waterproof gloves, anyone?

My poor gloves.

Back in February, the universe conspired to help me get rid of two old pairs of gloves that had way outlived their usefulness but that I couldn’t quite get rid of. (If there’s anything I hate, it’s buying new stuff.)

First, I dropped one of my gloves somewhere in downtown Portland on a cold, wet night after seeing James’ film. It was probably better that I lost it, because not too long before, my piano teacher’s dog had chewed the middle finger off of it, which, needless to say, substantially decreased its warmth.

Then, not three days later, I was wearing my backup pair of winter gloves–which still had all 10 intact fingers but were nevertheless rapidly unraveling through the seams–when I left them on the counter at New Seasons after some grocery shopping. In the span of about three days, I went from four ratty-but-still-arguably-functional gloves to very cold fingers.

These gloves in the picture, which I bought as a replacement, have been awesome, but in this weather I’m starting to remember the fatal flaw of non-waterproof biking gloves. Recently, the weather has been very typically Portland spring: super dramatic downpours followed by blinding sunshine, then a quick turnaround to more downpours and hail. It’s quite normal to be in the brilliant sunshine and see in front of you nothing but the darkest, most ominous clouds you can imagine (happily, this leads to some pretty spectacular rainbows). My bike gloves, though, have been in a constant state of saturation.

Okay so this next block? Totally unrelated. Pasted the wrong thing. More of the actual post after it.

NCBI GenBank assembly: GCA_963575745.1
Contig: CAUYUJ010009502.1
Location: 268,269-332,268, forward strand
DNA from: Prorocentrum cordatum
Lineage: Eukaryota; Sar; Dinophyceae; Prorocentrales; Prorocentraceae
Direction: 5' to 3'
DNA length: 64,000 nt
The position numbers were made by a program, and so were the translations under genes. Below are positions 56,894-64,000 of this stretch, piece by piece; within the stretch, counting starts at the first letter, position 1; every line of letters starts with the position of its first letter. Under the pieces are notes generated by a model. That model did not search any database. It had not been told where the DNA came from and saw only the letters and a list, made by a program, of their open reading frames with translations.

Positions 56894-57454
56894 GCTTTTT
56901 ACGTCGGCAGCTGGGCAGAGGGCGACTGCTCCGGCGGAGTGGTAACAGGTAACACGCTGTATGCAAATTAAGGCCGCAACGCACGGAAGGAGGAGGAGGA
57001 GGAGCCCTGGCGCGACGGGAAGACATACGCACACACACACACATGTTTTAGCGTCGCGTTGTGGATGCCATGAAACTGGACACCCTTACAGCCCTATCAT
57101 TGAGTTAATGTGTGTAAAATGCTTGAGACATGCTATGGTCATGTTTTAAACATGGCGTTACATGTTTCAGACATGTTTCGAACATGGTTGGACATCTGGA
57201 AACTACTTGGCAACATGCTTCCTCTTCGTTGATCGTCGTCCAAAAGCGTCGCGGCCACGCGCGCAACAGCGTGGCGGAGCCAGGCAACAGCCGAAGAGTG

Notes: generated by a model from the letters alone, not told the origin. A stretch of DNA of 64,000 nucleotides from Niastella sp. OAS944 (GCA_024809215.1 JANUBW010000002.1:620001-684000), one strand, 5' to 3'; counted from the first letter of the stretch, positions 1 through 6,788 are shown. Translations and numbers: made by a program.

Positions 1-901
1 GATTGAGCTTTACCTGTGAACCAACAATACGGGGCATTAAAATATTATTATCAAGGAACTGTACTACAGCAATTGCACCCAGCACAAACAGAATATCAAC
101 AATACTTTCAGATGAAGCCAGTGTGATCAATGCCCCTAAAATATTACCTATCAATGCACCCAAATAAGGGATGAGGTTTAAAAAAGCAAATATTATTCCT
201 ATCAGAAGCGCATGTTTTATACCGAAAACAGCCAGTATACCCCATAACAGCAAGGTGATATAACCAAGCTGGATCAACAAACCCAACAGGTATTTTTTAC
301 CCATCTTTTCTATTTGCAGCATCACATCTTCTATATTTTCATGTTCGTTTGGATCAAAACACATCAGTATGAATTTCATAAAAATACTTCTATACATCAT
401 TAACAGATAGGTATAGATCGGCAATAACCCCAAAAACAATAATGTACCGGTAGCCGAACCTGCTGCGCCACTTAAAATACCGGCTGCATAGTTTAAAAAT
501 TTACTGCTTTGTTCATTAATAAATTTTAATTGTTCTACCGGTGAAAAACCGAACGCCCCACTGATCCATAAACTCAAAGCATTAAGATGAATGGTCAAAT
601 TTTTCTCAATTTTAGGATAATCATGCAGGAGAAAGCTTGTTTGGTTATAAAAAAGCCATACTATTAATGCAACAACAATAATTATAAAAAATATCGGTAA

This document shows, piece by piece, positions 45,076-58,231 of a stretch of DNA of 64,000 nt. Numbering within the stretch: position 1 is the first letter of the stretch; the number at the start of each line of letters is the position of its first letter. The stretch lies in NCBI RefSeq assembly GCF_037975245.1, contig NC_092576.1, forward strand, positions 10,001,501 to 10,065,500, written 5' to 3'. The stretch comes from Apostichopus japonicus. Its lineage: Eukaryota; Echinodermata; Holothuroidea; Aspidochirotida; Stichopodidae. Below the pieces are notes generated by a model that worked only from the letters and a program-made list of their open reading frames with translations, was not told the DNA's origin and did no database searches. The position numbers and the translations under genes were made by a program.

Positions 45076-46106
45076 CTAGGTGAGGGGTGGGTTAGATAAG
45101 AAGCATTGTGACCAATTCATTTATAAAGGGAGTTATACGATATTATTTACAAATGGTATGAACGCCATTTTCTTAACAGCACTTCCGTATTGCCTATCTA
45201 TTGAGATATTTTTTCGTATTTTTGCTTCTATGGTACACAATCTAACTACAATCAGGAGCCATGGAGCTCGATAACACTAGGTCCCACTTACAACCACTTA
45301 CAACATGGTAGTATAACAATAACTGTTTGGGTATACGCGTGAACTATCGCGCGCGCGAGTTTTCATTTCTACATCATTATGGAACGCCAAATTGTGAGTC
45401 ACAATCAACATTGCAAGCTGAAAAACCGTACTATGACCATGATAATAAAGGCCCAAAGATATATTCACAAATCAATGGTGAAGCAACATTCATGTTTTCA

It’s like the weather knows when I’m leaving. It can be super nice out when I run, but the minute I pull my bike out of the garage to actually get to school, the heavens open up and I find myself drenched. So when I get to my classroom, I wring myself out, put my gloves and hat on my heater to dry off, and settle in.

When I leave, it’s the same story. It might be nice out for a little, but inevitably, I find myself being dumped and hailed on. And when I get home, I wring myself out again, put my gloves and beanie on the heater, and, again, wait for them to dry off.

Don’t get me wrong. I love this weather. I don’t mind getting rained on; the drama and excitement of Portland spring is well worth getting soaked. It’s just that my gloves smell so bad from all this soaking and drying. And it doesn’t really seem to be a smell that ever goes away entirely, even after being washed. Or rather, it’s like malaria or something: once you have it, it never quite leaves you, even if there are times when it’s not as bad or when you don’t notice. Someday someone will invent a biking glove that doesn’t succumb to that pernicious mildew smell, and I will be a happy stasia.

But that’s enough about gloves. Next time, something of substance:)

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